Drive 25 minutes or so outside of Chicago, and you might start to feel like you’re in a Hidden Valley Ranch commercial, surrounded by haystacks, corn fields, and a bunch of people who seem really nice. It’s this idyllic version of the Midwest that Daisies in Logan Square sets out to recreate - and because of its friendly service and delicious, seasonal food, it succeeds.
This is the kind of restaurant where your server will tell you things like where the lettuce in your salad came from, approximately what time of day it was picked, which phone number it remembers most from its childhood, and its mother’s maiden name. While pre-meal lectures like that aren’t uncommon these days, here, it really feels sincere - partly because one of the nearby farms they use is owned by the chef’s brother. You get the sense that their dedication is genuine, and that feeling only becomes more clear when you start to eat the food.
The menu here is vegetable-focused, but Daisies is definitely not a vegetarian restaurant. Where so many other restaurants give meat a starring role and let vegetables support it, here, it’s more like the other way around - for instance, the chicken-fried rutabaga has a sausage gravy, the carrot rillettes are made with duck fat, and an asparagus bruschetta comes with bone marrow.
The real standouts on the menu, though, are the housemade pastas, all of which feature vegetables heavily. The beet agnolotti topped with trout roe is not something to order if you’re unsure of your opinion on beets - the pasta dough is made with beet juice, there’s a beet and ricotta filling, and it all comes in a beet sauce. Apart from the slight risk of a beet version of the Kool-aid mustache, though, it’s fantastic - the earthy, sweet beets go really well with the roe. Other highlights include an excellent linguine with egg yolk and bacon plus whatever seasonal vegetable they decide to add (like asparagus or ramps), and potato-filled pierogies in a mussel broth. Like the non-pasta dishes, all these things highlight fresh produce while also incorporating meat or seafood elements (although you can request vegetarian versions if you’d like).
There are a few missteps, mostly involving underseasoned pastas. The tajarin has a sauce that’s light and buttery but bland, and chicken cracklins on top aren’t enough to boost its flavor. Same with the pappardelle: the mushroom ragu could use more salt and pepper (or maybe even some duck fat). Other than these, though, everything is tasty comforting in a homey way - assuming home, for you, is a place with large amounts of great pasta.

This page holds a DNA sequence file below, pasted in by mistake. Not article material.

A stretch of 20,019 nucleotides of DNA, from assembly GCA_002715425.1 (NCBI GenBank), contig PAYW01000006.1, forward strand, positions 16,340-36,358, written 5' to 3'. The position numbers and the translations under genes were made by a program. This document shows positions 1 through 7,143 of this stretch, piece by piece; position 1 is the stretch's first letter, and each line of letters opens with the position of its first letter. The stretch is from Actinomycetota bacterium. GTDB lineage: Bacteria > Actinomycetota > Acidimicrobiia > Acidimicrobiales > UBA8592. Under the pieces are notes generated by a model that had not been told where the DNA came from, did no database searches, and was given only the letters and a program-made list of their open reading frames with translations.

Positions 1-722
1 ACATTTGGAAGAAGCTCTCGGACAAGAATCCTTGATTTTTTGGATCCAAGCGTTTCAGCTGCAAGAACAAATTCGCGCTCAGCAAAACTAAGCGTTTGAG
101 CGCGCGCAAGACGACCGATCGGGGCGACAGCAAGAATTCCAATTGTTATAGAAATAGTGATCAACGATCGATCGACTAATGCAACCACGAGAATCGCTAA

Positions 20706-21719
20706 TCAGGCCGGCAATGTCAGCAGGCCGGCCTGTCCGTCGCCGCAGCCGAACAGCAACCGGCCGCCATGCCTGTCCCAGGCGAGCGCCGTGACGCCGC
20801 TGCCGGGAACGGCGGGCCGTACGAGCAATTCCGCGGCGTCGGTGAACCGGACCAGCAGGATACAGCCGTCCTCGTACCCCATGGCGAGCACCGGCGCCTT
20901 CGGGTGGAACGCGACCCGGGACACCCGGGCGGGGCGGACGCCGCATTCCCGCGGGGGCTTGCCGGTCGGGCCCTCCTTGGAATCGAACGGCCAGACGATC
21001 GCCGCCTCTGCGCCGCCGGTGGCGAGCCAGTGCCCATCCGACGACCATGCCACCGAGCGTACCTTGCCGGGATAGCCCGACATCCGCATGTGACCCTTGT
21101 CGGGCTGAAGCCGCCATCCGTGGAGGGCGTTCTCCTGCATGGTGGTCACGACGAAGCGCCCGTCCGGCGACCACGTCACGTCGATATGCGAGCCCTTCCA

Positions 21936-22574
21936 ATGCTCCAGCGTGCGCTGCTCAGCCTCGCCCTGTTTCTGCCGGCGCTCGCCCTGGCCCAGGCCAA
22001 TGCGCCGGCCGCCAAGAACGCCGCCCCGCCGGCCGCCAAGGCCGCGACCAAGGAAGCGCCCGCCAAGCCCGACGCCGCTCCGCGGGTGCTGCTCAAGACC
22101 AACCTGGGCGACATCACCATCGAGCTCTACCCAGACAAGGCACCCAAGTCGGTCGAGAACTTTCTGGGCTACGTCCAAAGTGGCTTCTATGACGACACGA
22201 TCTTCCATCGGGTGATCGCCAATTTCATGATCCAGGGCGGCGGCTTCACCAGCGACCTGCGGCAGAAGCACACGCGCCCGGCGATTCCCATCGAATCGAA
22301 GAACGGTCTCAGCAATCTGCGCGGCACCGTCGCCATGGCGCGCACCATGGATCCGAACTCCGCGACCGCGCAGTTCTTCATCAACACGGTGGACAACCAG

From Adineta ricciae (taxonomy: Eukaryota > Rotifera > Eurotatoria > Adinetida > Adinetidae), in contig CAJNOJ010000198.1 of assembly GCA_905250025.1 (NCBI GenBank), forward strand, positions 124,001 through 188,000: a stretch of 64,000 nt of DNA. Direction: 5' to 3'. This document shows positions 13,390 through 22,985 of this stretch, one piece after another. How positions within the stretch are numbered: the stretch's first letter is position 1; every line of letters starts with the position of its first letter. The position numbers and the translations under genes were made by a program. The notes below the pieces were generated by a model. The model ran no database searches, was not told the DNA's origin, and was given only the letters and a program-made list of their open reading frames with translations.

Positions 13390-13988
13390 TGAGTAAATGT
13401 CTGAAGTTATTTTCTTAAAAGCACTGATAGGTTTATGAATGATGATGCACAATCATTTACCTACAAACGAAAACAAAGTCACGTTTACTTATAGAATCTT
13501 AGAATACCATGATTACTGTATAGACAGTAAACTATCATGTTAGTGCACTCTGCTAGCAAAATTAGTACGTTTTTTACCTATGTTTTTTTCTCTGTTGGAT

If your “backyard” is actually an alley behind 7-Eleven, and you’ve taken to pretending the dumpster raccoons are animals from Charlotte’s Web, you might need a break from the city. Yes, we are close to the countryside, but getting there still requires a trip on the expressway. So go to Daisies for some fresh, expertly prepared food that’s a little bit closer. Who knows - maybe your lettuce wants to learn more about you, too.
There is no denying that fried cheese isn’t very good for you. But Daisie’s turns something that belongs at the State Fair into a delicate fried appetizer. The cheese and mushrooms are lightly battered, and the buttermilk tarragon dipping sauce is herb-y and tangy. So as far as we’re concerned, this is practically a salad.
Carrots blended with duck fat, topped with creme fraiche, and served with some very nourishing-seeming seed crackers and bread. This is a good example of a vegetable dish with a meat element that takes the back seat. Get it to share.
Another vegetarian fake-out. Slices of rutabaga are battered and fried, then served with a sausage gravy. The gravy is slightly sweet, and we really like it with the rutabaga.
The specific preparations change, but there is always a homemade ravioli filled with truffle ricotta on the menu. Count on it having some kind of meat (like pork or lamb) and a sweet and sour component, like grapes or rhubarb.
The linguine is Daisies’ carbonara. It has bacon and an egg yolk, and some kind of seasonal vegetable like ramps. Whatever else is in it, as long as the yolk and bacon are involved, sign us up.
Beets can be polarizing, and if you are in the “beets taste like Lake Michigan water” camp, a beet pasta filled with beets and served in a beet sauce might not be for you. But this pasta topped with creme fraiche and trout roe is really, really good.
There are a lot of fantastic flavors going on in this. The pan-fried pierogi are filled with potato, served in a beer broth, and topped with mussels. It’s like a moules frites/chowder hybrid, and we love it.
We just can’t get behind this, especially with so many other delicious pastas on the menu. The pappardelle noodles are fine, but the mushroom ragu is under-seasoned and watery.
We like the pasta itself, but the butter sauce is bland. Even chicken cracklins on the top can’t save it.
There’s always a meat or seafood nightly special, prepared with (you guessed it) local produce - like this perfectly cooked pan-fried trout with charred lettuce and ramps. If you don’t want a pasta, you can count on one of the specials being fantastic.